We must not refuse to stand with majorities when they are right, any more than we may stand with majorities when they are wrong, simply because they are majorities.
Dear friends and supporters:
Ever hear of a premortem? That’s a term devised by Daniel Kahneman in his absorbing book Thinking, Fast and Slow. It refers to his recommendation that at the inception of any new project or venture, in the flush of excitement and enthusiasm at potential success, it’s helpful for one or two people to dampen the enthusiasm by saying something like: “Let’s fast forward 3 to 5 years. This project about which we are so presently excited has failed. Why did it fail?”
Kahneman isn’t recommending killjoys, but suggesting that enthusiasm over the potential success of a project among its proponents will likely overlook potential problems that could contribute to its failure. In such projects, a premortem could be much more valuable than (prevent, maybe) a postmortem. A contrarian viewpoint could avert defeat.
Similarly, with respect to the Christian faith, John M. Frame has advised that when a shiny new movement comes along, we should always first ask ourselves, “What’s wrong with it?” And there’s always something wrong with it. Frame counsels not leaping onto the bandwagon under the pressure of the excitement of a new movement’s Halcyon early days.
Each is, in his own way, is valuing contrarians, minority thinkers who resist the majority report.
But the value of contrarianism at a specific juncture must be distinguished from a contrarian spirit or personality, which elevates contrarianism to an unvarying life principle. These “lifestyle contrarians” seem to relish opposing any popular opinion, not because it’s wrong, but because it’s popular.
A graphic example on recent display has been opposition to widespread opposition to Vladimir Putin’s invasion of Ukraine, and sympathy, and in some cases support, for Putin himself. It appears the world’s leading Putin apologists live in (1) Russia and in (2) the conceptual enclaves of American conservatism, including conservative Christians. The logic of the latter seems to be: almost all nations of the West, the major media, and Leftists in general are condemning Putin; therefore, what he’s doing must be right, or at least excusable, and this widespread opposition to the war reflects a Leftist agenda (“If Chuck Todd, Nancy Pelosi, the New York Times, Sean Hannity and the rest of the establishment are opposing Putin, he must be on the right side”). The fact that Putin has a long and well-documented history of murder, assassination, theft, deceit, and repression (see here, here, and here) seems not to have deterred the lifestyle contrarians. (See the documentation in “How Christians Enabled Putin.”)
But the fact that the vast majority of the West, including Leftists, opposes Putin doesn’t invalidate that opposition, any more than the fact that their support for same-sex “marriage” is validated by its overwhelming popularity. The question is, always, what is right?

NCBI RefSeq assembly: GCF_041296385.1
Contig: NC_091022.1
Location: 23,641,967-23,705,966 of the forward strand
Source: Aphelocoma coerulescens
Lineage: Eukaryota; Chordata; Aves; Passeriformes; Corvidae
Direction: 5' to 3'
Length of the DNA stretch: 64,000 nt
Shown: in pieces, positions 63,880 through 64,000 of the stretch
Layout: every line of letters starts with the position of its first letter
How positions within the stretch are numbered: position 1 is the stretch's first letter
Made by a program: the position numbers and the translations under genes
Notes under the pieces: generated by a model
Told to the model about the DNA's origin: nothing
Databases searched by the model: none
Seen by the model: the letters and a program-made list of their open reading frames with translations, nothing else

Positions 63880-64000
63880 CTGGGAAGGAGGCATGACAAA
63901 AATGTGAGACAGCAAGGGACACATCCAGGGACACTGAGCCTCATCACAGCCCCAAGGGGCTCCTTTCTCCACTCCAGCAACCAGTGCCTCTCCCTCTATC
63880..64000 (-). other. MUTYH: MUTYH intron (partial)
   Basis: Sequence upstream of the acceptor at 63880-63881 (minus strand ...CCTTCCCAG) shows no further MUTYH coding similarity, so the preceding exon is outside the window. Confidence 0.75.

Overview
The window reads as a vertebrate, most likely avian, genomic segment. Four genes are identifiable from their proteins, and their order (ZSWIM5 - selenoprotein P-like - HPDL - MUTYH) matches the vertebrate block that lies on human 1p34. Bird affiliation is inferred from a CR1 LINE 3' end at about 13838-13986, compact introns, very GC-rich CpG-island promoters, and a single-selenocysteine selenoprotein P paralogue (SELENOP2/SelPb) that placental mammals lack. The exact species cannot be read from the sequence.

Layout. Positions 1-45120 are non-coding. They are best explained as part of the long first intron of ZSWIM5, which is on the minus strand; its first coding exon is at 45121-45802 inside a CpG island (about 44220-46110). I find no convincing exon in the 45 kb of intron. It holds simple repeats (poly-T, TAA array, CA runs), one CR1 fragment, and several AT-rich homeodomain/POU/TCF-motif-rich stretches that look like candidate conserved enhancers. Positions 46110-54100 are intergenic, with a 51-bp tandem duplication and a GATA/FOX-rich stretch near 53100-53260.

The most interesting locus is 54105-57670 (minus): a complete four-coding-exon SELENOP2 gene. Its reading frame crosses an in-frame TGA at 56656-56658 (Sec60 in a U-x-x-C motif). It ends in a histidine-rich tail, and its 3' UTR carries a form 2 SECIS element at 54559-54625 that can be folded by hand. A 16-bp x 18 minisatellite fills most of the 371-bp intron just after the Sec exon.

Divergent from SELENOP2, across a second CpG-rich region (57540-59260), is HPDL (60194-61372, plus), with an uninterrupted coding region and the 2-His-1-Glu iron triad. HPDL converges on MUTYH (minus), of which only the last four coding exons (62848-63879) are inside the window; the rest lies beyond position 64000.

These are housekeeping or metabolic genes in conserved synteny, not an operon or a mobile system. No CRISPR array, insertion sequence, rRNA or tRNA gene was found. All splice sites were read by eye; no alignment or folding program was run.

Of all political viewpoints, one would assume conservatism the most resistant to relativism, the widely popular, though self-refuting, idea that truth and ethics are not universally valid but only within a particular historical and cultural context.
By contrast, conservatives believe in absolute standards. If Christian, that standard is God’s revelation, particularly in the Bible and creation. If non-Christian, that standard might be Platonic or Enlightenment ideals: a universal, if vaguely derived, sense of right and wrong.
But if we’re making moral judgments about a war on the basis of who supports and who opposes it, we’re thinking no longer as Christians, but as relativists. When we reason, “Any invasion that the Leftists oppose must be wrong (or suspicious),” we’re playing the relativist game.
This relativism is one casualty of political tribalism: we’re unabashed members of our political tribe, and basically everything our tribe says and does is right, and everything another tribe says and does is wrong. This is pagan reasoning, not Christian reasoning. A prime example was the dueling verdicts on the Trump presidency. For the NeverTrumpers, nothing Trump could do was right. For the AlwaysTrumpers, everything Trump did was right. Both are wrong. But this is the tribalism scourging modern politics.
It’s unnecessary to read some ulterior motive into the widespread (including the Left’s) opposition to Putin’s invasion. Because of God’s common grace, most individuals, including Leftists, tend to recoil at unprovoked invasion, murder, bombing civilians, wrecking hospitals, and assaulting pregnant women. The fact that Leftists also hypocritically support abortion (for example) does nothing to negate this truth. That’s what makes them hypocrites — they in general are opposed to wanton killing, and are willing to support it only to protect their precious Sexual Revolution. This makes their opposition to murder hypocrisy; it doesn’t make it wrong.
Popular opposition to many of the evils inflicted by Russia on Ukraine is not due to any superior spiritual condition, of course, but simply to the imago Dei: the image of God in man. That image can, of course, be perverted and effaced, but most individuals find war of any kind abhorrent, or at least tragic, and justified under only narrow moral conditions. This is the biblical view.